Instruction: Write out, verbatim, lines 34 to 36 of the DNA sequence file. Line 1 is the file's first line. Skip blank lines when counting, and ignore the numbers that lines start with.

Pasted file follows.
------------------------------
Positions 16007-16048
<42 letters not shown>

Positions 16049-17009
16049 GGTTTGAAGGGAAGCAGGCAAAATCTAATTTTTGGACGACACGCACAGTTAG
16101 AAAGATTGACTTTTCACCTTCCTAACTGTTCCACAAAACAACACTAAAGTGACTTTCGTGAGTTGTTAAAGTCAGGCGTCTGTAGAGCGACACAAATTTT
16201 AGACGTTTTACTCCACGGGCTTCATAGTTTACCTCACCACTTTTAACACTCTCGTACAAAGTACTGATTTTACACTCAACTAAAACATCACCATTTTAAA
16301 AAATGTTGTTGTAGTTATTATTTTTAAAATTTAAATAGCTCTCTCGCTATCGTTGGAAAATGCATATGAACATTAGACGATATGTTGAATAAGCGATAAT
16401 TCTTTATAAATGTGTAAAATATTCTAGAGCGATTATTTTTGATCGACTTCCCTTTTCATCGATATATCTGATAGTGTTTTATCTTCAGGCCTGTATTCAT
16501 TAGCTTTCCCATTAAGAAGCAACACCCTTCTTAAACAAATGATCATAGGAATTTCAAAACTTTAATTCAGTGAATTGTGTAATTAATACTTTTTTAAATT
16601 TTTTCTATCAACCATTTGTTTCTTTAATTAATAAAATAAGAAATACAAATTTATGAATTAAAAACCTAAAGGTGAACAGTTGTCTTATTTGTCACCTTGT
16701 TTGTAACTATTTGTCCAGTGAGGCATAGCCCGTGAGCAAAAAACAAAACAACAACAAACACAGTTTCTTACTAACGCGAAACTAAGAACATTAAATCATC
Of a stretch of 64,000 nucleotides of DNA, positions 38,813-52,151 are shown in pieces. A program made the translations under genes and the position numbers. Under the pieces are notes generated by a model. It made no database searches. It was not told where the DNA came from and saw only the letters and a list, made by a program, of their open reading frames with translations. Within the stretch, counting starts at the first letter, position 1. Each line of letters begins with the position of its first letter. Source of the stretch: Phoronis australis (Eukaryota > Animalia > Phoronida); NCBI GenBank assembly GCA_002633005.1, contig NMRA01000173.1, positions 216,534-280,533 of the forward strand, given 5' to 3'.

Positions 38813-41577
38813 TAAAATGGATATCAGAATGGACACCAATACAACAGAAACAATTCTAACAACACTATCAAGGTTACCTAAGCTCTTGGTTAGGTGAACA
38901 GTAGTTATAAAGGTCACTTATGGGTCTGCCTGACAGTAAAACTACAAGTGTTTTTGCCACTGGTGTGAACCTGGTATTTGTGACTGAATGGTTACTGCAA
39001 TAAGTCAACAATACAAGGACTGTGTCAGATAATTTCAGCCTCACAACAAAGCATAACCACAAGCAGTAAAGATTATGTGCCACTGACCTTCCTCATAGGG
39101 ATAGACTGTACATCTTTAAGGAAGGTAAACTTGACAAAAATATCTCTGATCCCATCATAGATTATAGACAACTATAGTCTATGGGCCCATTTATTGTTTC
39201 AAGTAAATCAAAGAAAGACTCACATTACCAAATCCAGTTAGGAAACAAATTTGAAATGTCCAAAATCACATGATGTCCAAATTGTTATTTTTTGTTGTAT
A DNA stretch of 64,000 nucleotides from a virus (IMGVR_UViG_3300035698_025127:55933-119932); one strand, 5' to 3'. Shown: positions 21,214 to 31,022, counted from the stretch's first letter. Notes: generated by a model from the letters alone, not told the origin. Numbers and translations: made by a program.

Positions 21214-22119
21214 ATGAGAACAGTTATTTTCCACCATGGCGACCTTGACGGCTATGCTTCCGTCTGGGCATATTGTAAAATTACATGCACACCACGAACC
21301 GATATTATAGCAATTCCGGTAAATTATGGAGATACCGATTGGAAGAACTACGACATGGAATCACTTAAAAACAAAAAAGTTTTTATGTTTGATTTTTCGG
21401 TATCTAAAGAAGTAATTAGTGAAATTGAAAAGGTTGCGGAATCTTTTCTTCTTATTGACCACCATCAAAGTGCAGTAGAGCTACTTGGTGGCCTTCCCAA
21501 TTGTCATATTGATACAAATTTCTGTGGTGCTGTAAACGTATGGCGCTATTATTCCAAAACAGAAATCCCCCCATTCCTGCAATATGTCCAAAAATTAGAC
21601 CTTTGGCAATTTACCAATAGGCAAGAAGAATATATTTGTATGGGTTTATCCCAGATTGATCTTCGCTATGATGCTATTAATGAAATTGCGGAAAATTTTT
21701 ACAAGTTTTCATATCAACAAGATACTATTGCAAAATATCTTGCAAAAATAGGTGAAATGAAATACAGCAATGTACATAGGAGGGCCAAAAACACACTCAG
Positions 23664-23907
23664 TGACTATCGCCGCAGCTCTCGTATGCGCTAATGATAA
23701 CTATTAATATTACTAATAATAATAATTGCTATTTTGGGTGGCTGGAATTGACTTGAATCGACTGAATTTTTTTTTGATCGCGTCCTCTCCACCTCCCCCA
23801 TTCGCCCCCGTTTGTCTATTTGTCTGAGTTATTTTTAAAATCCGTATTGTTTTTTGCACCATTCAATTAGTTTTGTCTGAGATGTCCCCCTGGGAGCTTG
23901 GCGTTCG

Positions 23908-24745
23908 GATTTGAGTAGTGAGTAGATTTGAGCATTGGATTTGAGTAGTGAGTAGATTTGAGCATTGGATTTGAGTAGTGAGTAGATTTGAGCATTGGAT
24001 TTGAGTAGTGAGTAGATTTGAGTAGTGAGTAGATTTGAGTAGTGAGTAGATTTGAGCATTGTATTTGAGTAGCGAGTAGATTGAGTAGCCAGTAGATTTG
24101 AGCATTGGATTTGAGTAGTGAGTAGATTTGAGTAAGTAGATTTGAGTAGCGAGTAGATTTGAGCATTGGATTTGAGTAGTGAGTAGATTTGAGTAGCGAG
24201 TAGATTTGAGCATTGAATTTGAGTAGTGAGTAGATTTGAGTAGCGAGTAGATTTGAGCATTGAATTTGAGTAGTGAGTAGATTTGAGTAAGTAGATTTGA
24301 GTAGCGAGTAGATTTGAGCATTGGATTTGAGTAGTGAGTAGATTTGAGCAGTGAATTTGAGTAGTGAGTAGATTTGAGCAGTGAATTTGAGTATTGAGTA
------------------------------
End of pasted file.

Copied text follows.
24001 TTGAGTAGTGAGTAGATTTGAGTAGTGAGTAGATTTGAGTAGTGAGTAGATTTGAGCATTGTATTTGAGTAGCGAGTAGATTGAGTAGCCAGTAGATTTG
24101 AGCATTGGATTTGAGTAGTGAGTAGATTTGAGTAAGTAGATTTGAGTAGCGAGTAGATTTGAGCATTGGATTTGAGTAGTGAGTAGATTTGAGTAGCGAG
24201 TAGATTTGAGCATTGAATTTGAGTAGTGAGTAGATTTGAGTAGCGAGTAGATTTGAGCATTGAATTTGAGTAGTGAGTAGATTTGAGTAAGTAGATTTGA